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Journal of the Academy of Hospital Administration

Attendance of Doctors in Courts - Supreme Court Ruling

Author(s): Editors

Vol. 16, No. 2 (2004-07 - 2004-12)

(1989) 4 Supreme Court cases 286 (before Raghunath Misra and G L Oza, JJ .)
Pt . Parmanand Katara......petitioner Versus Union of India and others .....
Respondents Writ petition ( Criminal) No 270 of 1988, Decided on August 28, 1989

In this issue we reproduce salient features of the Hon'ble Supreme Court guidelines regarding attendance of doctors in courts. We feel that this will be of value to doctors and administrators in day to day course of their medicolegal practice. (Editors)

Constitution of India Article 21 & 32.

Immediate medical aid to injured person. State's obligation to preserve life. Professional obligation of all doctors, of government Hospitals, or private, to extend medical aid to the injured immediately . Statutory procedural requirement of observance of police formalities or Zoning of the hospitals or formalities of evidence of doctors cannot delay avoid rendering of immediate medical relief. In not waiting for completion of legal formalities doctors would not be violating and law. Lawyers, police and courts exhorted not to call the doctors for evidence or interrogation unless absolutely necessary and when called to treat them with respect and not be made to wait for long or suffer harassment. The 1985 decision of Committee chaired by the Director General Health Services (Quoted below). Held, will become operative immediately. Government of states and UT's can seek amendment in directions upto three months. Government, Media, registry, Law reports and Medical Council of India directed to inform all concerned, the courts, Medical Colleges, Practicing doctors, and to give high publicity to this Ruling.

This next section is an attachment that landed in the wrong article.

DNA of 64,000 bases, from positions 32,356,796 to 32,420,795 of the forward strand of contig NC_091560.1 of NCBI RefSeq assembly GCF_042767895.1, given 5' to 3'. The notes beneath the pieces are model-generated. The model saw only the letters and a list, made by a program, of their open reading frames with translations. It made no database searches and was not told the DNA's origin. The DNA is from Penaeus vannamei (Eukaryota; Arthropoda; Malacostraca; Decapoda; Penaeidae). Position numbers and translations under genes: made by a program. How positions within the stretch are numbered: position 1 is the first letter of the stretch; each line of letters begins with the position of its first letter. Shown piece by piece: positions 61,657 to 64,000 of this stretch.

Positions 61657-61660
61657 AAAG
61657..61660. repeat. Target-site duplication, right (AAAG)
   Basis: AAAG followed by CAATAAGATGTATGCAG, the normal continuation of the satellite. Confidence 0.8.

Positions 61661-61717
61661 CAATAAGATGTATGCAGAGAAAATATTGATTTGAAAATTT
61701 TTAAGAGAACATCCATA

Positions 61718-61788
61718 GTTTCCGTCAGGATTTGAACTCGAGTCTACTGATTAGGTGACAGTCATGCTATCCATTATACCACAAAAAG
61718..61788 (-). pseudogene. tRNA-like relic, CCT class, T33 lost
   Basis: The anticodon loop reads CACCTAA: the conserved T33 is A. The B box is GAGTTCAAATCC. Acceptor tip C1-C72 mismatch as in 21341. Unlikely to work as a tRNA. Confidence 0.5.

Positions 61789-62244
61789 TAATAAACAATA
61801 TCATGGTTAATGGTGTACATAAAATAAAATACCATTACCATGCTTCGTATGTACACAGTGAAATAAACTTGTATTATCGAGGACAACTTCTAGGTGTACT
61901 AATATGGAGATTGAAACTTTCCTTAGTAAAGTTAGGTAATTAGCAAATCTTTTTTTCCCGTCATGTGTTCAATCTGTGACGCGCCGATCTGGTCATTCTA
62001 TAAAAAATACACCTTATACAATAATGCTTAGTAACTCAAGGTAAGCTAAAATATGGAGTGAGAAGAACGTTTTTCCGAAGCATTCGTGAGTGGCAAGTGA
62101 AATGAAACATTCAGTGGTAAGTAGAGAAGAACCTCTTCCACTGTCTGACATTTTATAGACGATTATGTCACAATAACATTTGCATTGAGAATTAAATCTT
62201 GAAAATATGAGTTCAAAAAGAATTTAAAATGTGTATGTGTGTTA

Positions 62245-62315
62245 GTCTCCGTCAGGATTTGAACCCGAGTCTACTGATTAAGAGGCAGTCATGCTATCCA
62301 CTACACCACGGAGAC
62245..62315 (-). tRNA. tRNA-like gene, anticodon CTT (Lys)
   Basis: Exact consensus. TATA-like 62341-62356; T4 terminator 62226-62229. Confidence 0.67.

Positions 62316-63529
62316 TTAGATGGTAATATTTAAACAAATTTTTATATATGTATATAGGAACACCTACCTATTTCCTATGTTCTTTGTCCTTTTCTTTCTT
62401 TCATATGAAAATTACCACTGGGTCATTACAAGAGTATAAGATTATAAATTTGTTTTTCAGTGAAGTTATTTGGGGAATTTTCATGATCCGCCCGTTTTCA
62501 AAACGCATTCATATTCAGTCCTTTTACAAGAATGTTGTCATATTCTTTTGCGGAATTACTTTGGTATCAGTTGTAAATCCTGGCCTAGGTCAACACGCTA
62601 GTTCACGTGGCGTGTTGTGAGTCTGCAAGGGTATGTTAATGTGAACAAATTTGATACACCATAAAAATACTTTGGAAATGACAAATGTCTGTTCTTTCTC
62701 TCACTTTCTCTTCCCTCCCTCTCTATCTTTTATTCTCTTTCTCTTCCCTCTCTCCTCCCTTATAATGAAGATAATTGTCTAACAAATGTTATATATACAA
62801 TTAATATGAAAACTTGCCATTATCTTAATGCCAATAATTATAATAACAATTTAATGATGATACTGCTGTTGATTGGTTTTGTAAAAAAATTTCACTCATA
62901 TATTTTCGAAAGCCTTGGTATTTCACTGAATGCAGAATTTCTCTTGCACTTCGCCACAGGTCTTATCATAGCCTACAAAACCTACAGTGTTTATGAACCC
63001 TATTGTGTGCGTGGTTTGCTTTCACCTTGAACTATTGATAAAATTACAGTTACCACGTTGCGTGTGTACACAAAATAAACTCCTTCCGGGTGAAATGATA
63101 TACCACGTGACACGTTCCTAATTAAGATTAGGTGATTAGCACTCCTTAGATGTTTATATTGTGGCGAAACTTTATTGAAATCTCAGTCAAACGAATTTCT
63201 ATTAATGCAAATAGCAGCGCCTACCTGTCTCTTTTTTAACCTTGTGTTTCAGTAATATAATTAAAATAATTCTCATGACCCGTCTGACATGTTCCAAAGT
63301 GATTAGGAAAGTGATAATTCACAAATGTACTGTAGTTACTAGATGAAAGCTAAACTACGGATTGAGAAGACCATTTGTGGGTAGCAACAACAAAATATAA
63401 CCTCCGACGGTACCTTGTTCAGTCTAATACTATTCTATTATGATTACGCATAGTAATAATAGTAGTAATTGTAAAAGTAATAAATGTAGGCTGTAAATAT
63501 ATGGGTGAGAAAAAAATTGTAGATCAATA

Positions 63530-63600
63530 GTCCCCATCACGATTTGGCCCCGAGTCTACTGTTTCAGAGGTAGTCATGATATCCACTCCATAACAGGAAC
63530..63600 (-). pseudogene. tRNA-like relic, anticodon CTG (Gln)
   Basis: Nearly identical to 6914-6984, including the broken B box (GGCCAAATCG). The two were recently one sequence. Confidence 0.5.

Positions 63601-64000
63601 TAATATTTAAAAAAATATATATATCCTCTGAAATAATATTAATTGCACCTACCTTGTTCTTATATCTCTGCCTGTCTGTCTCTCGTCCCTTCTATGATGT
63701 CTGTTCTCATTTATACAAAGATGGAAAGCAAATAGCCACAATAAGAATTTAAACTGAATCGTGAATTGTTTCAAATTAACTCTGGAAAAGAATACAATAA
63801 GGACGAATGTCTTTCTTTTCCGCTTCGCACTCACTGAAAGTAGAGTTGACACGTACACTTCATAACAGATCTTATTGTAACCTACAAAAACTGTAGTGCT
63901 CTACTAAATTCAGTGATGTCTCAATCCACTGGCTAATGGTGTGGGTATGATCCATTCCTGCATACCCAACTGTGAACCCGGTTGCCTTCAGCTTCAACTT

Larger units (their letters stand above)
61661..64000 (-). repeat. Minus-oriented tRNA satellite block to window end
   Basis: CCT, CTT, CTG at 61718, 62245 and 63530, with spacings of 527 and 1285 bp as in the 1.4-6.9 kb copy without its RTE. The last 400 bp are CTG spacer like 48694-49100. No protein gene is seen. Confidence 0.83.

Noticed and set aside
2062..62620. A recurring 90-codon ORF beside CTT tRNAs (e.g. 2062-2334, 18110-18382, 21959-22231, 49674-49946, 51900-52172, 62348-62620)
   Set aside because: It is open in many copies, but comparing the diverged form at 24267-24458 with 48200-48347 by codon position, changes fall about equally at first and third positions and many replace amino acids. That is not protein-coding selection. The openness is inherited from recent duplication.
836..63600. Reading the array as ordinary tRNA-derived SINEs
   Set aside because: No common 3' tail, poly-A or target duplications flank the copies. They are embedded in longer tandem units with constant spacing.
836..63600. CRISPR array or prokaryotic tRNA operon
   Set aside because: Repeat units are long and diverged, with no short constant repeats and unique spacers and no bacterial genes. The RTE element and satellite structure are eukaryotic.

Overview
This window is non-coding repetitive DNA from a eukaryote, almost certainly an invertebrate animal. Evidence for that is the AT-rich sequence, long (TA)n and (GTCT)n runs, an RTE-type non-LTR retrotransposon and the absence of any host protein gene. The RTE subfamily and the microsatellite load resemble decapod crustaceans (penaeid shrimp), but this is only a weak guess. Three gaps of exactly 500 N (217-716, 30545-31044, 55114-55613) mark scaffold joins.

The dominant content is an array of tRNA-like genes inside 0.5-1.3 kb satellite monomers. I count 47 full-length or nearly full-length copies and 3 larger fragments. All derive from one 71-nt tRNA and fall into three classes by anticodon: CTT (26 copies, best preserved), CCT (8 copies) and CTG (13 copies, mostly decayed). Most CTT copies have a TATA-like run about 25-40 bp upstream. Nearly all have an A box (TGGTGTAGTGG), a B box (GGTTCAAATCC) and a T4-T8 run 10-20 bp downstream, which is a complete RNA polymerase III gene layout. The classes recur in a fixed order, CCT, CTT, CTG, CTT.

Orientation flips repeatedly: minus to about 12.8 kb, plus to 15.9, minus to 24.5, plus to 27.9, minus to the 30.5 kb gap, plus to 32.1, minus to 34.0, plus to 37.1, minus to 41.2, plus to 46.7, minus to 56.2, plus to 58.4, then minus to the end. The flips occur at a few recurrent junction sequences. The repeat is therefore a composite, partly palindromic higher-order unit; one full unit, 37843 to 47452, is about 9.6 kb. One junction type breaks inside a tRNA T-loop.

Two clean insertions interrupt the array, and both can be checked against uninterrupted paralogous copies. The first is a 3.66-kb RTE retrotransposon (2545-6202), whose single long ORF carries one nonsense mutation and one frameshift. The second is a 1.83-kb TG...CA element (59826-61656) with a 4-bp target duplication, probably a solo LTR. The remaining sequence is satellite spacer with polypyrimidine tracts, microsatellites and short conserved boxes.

Keywords/Issues

Medical Ethics, Medico-legal case - Criminal Procedure Code 1973. Section 154, 156, 157, 159, 160, 161. Evidence Act 1872, Section 45. Public Interest litigation.

Article 21 of the Constitution casts the obligation on the state to preserve life. The patient whether he be an innocent person or be a criminal is liable to be punished under the laws of the society. It is the obligation of those who are in charge of the health of the community to preserve life so that the innocent may be protected and the guilty may be punished. Social laws do not contemplate death by negligence to tentamount to legal punishment. Every doctor whether at a Government Hospital or otherwise has the professional obligation to extend his services with due expertise for protecting life. The obligation being total absolute and paramount. law of procedure whether in statues or otherwise which would interfere with the discharge of this obligation cannot be sustained and must , therefore , give under Article 32 of the constitution of India way. The matter is extremely urgent and brooks no delay to remind every doctor of his total obligation and assure him of the position that he does not contravene the law of the land by processing to treat the